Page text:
Wooden fence being painted with yellow handled paint brush from left to right


Different types of fence treatment - Pros and cons


When you've spent time and money, either installing a fence yourself or getting a fence installed (or even re-installed!), you know how important it is to keep it well maintained. A well-maintained fence can easily see you through ten years. But well-maintained is the key here; there are numerous minor things you can do to ensure that your fence is maintained, but the best thing to do is to regularly coat it with a good quality fence treatment.  


But how do you know which treatment is best? Here are some pointers.


Why treat your fence?


Green stained wooden fence in semi-dilapidated state with panel loose and fallen


While the obvious answer is that you’re treating your fence in order to make it last longer, it’s helpful to understand how it degrades and what you can do to stop those things happening.


The most common problems that timber fencing faces are:


UV degredation

The UV elements of sunlight damage the lignin fibres in the surface of the wood and cause them to split. Over time, this weakens the surface, which falls off, which then exposes parts underneath, which then become damaged, and so on.

Too much moisture

When wood gets too wet and isn’t allowed to dry out, it starts to rot and quickly falls apart. This can be caused by persistent wet weather on improperly protected wood or ground contact with untreated timber.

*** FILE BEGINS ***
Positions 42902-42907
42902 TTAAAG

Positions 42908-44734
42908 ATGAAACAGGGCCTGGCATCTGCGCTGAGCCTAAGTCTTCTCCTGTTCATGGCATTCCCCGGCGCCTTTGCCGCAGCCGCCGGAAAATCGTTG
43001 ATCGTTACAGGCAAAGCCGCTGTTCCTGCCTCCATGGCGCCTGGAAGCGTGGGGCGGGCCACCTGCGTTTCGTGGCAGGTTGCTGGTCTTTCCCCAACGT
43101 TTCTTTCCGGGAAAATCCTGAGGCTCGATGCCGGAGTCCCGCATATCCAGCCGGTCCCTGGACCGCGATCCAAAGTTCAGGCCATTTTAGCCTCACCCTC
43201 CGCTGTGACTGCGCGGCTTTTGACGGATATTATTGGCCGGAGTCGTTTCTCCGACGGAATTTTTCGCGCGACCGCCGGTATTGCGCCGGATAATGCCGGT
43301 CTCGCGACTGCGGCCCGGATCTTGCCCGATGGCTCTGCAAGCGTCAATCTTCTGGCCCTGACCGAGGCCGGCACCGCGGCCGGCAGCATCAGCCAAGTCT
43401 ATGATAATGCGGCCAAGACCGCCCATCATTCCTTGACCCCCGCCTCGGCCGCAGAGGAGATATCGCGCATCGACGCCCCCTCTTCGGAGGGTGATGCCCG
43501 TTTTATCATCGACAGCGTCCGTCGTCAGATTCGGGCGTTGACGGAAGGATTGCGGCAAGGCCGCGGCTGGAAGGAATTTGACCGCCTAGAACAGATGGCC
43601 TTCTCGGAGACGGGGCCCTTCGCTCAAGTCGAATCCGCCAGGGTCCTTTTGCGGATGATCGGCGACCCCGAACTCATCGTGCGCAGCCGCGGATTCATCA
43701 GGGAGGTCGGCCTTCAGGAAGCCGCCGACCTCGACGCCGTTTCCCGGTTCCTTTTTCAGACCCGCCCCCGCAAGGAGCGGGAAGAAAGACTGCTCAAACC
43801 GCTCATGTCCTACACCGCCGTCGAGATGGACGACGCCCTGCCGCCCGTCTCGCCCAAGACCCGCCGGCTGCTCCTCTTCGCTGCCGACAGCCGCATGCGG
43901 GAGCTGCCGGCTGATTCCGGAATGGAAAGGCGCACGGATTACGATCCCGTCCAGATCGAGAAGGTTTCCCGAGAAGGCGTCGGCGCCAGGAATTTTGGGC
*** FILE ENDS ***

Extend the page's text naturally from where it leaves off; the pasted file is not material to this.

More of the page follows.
Wet-dry cycles

While it tends to be better for wood to remain relatively dry, a lack of protection creates wet-dry cycles that have a similar effect to how potholes are formed in roads. The dry wood absorbs moisture when it rains, which swells the wood, which causes cracks to form, which then causes more water to be absorbed in the next wet-dry cycle, and so on until you have serious problems with your fence.


When your fence wood isn’t properly treated, it quickly becomes the perfect ground for mould, algae, and insects. After all, these organisms break down fallen trees in nature so we can’t expect them not to do that!


Ways of stopping these threats


Man spraying wooden fence panels with spray gun


The key, then, is using the right type of treatment to stop the wrong kind of nuisance. Treating fences isn’t too dissimilar to treating any kind of external wood. The aim is to coat it (or soak it) in something that creates a barrier between the wood itself and the outside. In short, you’re looking to reduce the exposure of the wood to the elements.


There’s no one most effective way to create that barrier, there are simply different types of treatment for different environments.


The broad ways treatment types are categorised are:

  • Oil-based
  • Solvent-based
  • Water-based


Let’s look at the pros and cons of each one.


Oil-based fence treatment


Wood panel fence with gaps being painted with slightly darker stain colour


Oil-based treatments are likely one of the oldest forms of treating wood to help preserve it. Ancient Greeks soaked wood in olive oil to try keeping water out fairly regularly. The theory is that oil soaks into the wood, and the hydrophobic properties of oil keep any water from penetrating the wood and rotting the fibres.


This works, and treatment with things such as Boiled Linseed Oil also tends to make wood look beautiful and healthy. But the persistent problem with traditional, ‘raw’ oil-based finishes is that they don’t always contain anti-UV properties and often need to be re-applied regularly. The upside, however, is that they tend to be relatively cheap for coverage and also quite environmentally friendly.